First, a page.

Planning for Retirement
Updated: Dec 23, 2019
So, you want to plan for your retirement. Great idea, but what does that involve? Well, it depends on your age and what you’ve done so far for retirement, as well as how much detail you want to get into.
If you’re in your 20’s or 30’s, the main thing you can do is simply to save. The earlier you start, the less you’ll have to put away in the long run. This is because of the amazing effect of compounding. For example, if you invest $1 at age 20, it will be worth $21 when you’re 65, assuming you earn an average of 7%, which is about the historical rate of return on U.S. stocks.
Millennials tend to be wary of the stock market since they grew up during the Great Recession, but if you want to keep up with inflation, stocks are clearly the best way to invest.
How much should you save? The normal advice is 15% of your income.That can be hard to do when you’re young and not earning a lot, so start with a realistic goal of 3-5% and increase that with time. If your company matches your 401(k) contributions, you should certainly contribute up to the maximum that they will match, since that’s free money.
Don’t forget that over time, stocks will greatly outperform bonds and cash. Millennials tend to be wary of the stock market since they grew up during the Great Recession, but if you want to keep up with inflation, stocks are clearly the best way to invest.
In your 40’s, your goal should be to increase your savings rate and to diversify your investments. If you don’t have a 401(k) available through work, you need to set up a monthly contribution to an IRA from your bank account. If you leave it to chance and just contribute when you think you can afford it, it’s unlikely you’ll save enough. Try to save a minimum of 10% of your income. Human nature is that if the money’s not there, we tend to adjust. And since there are tax advantages in saving for retirement, your 10% in contributions will only cost you around 7% in take-home pay.
At this point, you want to start adding bonds to your portfolio. Bonds add stability in down markets, smoothing out your investment “ride”. A rule of thumb would be to have somewhere between 20-40% of your portfolio invested in bonds, depending on your tolerance for risk.
In your 50’s, you suddenly realize that retirement is not off in the distant future any longer, it’s staring you in the face. This is the time to start forecasting how it’s all going to shake out. Pick a retirement age and do a cash flow forecast. Far better to find out now if you’re going to come up short, then when you’re 75 and faced with eating Little Friskies for dinner. Here are two good online do-it-yourself forecasting programs: Financial Mentor Ultimate Retirement Calculator, and Flexible Retirement Planner.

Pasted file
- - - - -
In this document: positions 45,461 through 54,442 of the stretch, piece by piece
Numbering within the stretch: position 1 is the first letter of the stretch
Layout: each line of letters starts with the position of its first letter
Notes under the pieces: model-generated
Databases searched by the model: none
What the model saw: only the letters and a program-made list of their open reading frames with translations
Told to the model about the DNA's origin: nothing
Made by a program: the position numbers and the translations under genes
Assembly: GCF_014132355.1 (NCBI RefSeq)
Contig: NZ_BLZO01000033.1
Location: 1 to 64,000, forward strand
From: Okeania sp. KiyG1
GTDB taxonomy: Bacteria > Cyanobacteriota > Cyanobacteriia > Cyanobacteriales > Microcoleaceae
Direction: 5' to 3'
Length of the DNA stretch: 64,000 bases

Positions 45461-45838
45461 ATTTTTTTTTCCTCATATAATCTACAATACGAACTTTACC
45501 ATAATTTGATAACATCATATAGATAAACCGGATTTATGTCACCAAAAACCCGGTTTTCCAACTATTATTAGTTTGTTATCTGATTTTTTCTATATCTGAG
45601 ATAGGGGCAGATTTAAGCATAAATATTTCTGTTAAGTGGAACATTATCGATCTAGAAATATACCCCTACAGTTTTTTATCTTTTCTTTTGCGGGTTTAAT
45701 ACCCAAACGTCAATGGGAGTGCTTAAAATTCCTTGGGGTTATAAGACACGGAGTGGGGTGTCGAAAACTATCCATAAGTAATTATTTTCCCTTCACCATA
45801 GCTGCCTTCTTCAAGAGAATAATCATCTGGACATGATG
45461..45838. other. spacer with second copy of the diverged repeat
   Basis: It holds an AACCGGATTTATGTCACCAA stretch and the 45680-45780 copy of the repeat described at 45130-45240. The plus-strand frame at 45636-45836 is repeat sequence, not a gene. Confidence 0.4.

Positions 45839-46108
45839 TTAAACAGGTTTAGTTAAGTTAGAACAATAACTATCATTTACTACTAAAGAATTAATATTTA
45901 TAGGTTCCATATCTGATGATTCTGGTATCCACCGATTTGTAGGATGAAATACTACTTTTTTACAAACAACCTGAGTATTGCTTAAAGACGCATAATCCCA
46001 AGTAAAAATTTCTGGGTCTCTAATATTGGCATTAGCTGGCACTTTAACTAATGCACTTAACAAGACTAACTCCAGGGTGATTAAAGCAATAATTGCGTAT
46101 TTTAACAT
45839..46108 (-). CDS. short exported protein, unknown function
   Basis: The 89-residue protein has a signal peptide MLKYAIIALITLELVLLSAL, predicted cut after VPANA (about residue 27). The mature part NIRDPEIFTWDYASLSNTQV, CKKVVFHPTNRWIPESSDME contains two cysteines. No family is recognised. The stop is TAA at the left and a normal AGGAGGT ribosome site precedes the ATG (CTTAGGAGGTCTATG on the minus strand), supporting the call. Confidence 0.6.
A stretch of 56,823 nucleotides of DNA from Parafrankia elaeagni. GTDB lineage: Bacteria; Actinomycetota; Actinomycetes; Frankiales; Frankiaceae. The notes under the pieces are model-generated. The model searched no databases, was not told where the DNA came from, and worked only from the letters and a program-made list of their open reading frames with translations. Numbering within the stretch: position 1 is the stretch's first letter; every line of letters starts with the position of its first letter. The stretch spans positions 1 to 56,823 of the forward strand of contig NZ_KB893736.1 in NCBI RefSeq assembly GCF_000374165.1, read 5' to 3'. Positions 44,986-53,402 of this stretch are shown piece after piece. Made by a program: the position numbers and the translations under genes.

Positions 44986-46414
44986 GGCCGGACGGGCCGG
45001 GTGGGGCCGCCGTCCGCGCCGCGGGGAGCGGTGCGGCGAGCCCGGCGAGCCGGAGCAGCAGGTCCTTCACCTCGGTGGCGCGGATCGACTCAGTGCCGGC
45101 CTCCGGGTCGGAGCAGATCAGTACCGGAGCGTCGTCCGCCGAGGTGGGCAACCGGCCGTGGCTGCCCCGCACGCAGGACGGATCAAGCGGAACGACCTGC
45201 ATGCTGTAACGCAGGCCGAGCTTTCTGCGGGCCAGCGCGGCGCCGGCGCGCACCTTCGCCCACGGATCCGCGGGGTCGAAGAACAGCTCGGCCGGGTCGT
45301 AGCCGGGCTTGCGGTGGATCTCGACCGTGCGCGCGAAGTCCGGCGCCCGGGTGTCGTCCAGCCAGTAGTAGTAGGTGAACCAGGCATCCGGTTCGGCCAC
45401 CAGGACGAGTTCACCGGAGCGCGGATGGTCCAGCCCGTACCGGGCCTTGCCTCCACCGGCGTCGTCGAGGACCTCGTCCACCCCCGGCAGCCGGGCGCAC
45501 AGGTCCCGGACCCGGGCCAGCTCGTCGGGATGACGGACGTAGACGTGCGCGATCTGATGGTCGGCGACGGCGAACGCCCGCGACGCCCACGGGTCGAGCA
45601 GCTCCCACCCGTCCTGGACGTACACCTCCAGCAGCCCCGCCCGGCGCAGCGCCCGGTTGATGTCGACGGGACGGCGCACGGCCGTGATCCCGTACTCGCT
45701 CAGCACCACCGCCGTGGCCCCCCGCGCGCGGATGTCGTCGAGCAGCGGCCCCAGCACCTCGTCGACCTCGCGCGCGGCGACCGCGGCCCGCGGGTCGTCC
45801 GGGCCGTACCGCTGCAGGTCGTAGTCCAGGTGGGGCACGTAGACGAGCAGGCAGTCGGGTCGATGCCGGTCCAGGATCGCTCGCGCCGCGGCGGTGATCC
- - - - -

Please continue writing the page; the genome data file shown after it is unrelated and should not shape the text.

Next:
When you reach your late 50’s or early 60’s, you need to add more detail to your planning. Look at any company pensions you might have. Think about when to take Social Security. One tool to look it is: http://socialsecuritysolutions.com/ . Seriously consider waiting past 62 to start. Do a detailed budget plan to get a realistic idea of how much income you’ll need. Ratchet back your stock allocation a bit (but not too much—you still need to keep up with inflation.) Look into long-term care insurance. Get your estate plan in order (see last month’s blog entry). Think about housing, since this is the biggest expense in retirement. And consider how you’re actually going to draw money out of your investments in ways that minimize taxes.
Finally, before you make the big decision to retire, see a good financial advisor. I recommend a “fee-only” CERTIFIED FINANCIAL PLANNER™ professional. Having an experienced financial planner review your entire situation will be well worth the investment, especially considering that you may be retired for thirty years or more.
So, enjoy your pre-retirement years but remember that a little retirement planning can make a big difference when you’re older. That is, unless you actually like Little Friskies.
*Note: If you live in the Southern Oregon/Northern California, you may want to look into classes I teach at Southern Oregon University’s Osher Lifelong Learning Institute. The classes cover all aspects of retirement planning and are suitable for both recent retirees as well as pre-retirees.